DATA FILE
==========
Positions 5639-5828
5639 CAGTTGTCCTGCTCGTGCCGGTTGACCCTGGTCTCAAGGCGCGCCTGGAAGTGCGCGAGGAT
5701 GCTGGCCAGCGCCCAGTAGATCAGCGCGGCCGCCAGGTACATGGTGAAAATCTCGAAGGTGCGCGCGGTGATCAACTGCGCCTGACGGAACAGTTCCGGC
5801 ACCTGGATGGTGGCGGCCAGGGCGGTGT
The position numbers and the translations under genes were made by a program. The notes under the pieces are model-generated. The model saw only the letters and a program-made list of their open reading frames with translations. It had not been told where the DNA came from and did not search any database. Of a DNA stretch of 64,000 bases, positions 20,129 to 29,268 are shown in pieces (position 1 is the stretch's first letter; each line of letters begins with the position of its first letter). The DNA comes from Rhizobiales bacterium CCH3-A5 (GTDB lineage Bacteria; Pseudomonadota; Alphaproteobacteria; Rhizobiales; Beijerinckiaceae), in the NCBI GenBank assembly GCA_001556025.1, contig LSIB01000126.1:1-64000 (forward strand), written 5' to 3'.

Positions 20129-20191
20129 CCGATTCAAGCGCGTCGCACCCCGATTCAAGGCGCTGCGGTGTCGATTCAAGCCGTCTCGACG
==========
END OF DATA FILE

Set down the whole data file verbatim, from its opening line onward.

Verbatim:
Positions 5639-5828
5639 CAGTTGTCCTGCTCGTGCCGGTTGACCCTGGTCTCAAGGCGCGCCTGGAAGTGCGCGAGGAT
5701 GCTGGCCAGCGCCCAGTAGATCAGCGCGGCCGCCAGGTACATGGTGAAAATCTCGAAGGTGCGCGCGGTGATCAACTGCGCCTGACGGAACAGTTCCGGC
5801 ACCTGGATGGTGGCGGCCAGGGCGGTGT
The position numbers and the translations under genes were made by a program. The notes under the pieces are model-generated. The model saw only the letters and a program-made list of their open reading frames with translations. It had not been told where the DNA came from and did not search any database. Of a DNA stretch of 64,000 bases, positions 20,129 to 29,268 are shown in pieces (position 1 is the stretch's first letter; each line of letters begins with the position of its first letter). The DNA comes from Rhizobiales bacterium CCH3-A5 (GTDB lineage Bacteria; Pseudomonadota; Alphaproteobacteria; Rhizobiales; Beijerinckiaceae), in the NCBI GenBank assembly GCA_001556025.1, contig LSIB01000126.1:1-64000 (forward strand), written 5' to 3'.

Positions 20129-20191
20129 CCGATTCAAGCGCGTCGCACCCCGATTCAAGGCGCTGCGGTGTCGATTCAAGCCGTCTCGACG